What Is Financial Infidelity?

If you have a gut feeling that your spouse is being secretive about money, you may have a case of financial infidelity on your hands.  Financial infidelity occurs if couples who have combined finances lie to one another about money-related matters. One or both spouses can sometimes be dishonest about their finances, especially when the marriage is nearing the end. 

Some examples of financial infidelity include extreme spending without telling the other spouse, lying about how money is being spent, or hiding debts. While it is normal for a spouse to spend some money without seeking approval, large debts and similar major financial changes should be discussed prior to undertaking the expense in a healthy marriage. 

Signs of Financial Infidelity

How can you know if your spouse is hiding purchases, debts, or bank accounts from you? Here are some signs of financial infidelity to look out for:

  • Defensive behavior when money is discussed
  • Hiding statements from financial institutions
  • Large or unexpected withdrawals from joint bank accounts
  • Expensive gifts
  • Excessive trips to casinos

These are just a few examples. You should have a serious conversation with your spouse first, and then a divorce attorney in Huntsville (or wherever it is that you reside) if you believe that there may be dishonesty at play. Such instances of financial infidelity can be used to exhibit fault or otherwise help one side over another in a divorce proceeding. It is important to determine these things prior to starting a divorce since your spouse will be more inclined to hide such evidence when the divorce begins.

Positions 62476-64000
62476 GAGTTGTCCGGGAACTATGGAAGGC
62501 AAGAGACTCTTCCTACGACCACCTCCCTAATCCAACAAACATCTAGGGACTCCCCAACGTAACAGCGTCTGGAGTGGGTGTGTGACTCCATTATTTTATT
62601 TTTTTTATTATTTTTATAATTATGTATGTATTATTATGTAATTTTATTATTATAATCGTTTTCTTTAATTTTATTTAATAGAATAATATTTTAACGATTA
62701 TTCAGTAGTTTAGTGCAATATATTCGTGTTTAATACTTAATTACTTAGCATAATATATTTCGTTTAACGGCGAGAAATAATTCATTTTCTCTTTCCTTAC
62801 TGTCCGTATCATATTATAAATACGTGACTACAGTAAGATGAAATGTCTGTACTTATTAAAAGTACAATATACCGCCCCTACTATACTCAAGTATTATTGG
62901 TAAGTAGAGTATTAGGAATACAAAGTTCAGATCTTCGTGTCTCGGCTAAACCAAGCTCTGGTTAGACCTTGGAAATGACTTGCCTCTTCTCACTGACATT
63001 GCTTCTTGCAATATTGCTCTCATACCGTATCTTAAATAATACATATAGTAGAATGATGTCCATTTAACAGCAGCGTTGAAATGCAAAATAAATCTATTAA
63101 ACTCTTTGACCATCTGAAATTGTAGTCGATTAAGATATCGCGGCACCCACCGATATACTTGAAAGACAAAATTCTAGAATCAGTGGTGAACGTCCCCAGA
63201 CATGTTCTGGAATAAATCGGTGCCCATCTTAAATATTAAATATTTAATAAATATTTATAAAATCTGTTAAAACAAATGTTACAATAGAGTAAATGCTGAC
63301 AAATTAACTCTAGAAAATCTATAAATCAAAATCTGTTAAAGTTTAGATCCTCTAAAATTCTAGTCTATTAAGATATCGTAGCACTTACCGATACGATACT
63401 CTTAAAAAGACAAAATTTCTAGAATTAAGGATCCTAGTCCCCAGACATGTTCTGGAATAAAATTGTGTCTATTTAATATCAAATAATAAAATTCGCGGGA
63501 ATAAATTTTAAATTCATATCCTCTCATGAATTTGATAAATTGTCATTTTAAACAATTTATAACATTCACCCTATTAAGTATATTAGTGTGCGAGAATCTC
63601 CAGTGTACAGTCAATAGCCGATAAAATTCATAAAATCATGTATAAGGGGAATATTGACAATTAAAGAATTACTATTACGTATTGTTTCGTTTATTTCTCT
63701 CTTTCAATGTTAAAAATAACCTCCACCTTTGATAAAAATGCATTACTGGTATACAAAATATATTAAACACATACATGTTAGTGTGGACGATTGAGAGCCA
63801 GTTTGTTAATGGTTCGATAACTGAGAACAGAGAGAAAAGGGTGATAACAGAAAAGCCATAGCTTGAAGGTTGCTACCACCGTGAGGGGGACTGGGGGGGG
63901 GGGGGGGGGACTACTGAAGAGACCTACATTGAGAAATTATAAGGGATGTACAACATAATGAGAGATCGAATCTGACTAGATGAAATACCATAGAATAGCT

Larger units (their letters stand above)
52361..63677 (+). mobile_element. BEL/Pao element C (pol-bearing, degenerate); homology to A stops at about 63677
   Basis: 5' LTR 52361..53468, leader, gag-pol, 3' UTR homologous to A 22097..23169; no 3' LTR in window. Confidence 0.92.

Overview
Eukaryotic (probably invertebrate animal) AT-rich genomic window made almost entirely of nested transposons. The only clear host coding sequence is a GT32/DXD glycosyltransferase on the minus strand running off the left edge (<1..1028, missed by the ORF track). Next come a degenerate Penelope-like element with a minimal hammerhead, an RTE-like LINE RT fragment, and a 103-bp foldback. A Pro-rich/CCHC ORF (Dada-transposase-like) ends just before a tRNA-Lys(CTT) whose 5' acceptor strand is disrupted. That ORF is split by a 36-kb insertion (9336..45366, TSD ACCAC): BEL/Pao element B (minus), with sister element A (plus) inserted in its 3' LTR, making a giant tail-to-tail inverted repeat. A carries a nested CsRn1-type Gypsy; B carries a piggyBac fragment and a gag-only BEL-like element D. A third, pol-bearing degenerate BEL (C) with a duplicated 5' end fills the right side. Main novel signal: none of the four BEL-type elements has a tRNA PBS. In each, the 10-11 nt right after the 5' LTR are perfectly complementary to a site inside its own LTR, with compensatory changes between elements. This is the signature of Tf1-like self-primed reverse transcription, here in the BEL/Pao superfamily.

If you believe that your spouse is incurring debt or otherwise spending or saving money without your knowledge, then you can inquire on your own or hire a private investigator to look into it. Spending extravagant amounts from the marital account without your knowledge is just one example of activity that could be considered financial infidelity. There are many other instances mentioned in the list above, but if your spouse will not rehabilitate their behavior then you may need to consider whether to stay in the marriage or not. Sometimes confronting your spouse is a good idea prior to making any such decisions, but this depends on your particular circumstances.

If you have made a determination that you may no longer be able to stay married, then a local divorce law firm can help you figure out any next steps that you may want to take. If your spouse is being continuously dishonest, or you just cannot agree on finances, it may be time to consider filing a divorce.

Steven Harris is a family law & divorce attorney in Birmingham, Alabama. He lives with his lovely wife of fifteen years and regularly writes informative articles online about domestic relations law and other related topics. You can follow him on Twitter @theharrisfirm.

Sharing is caring!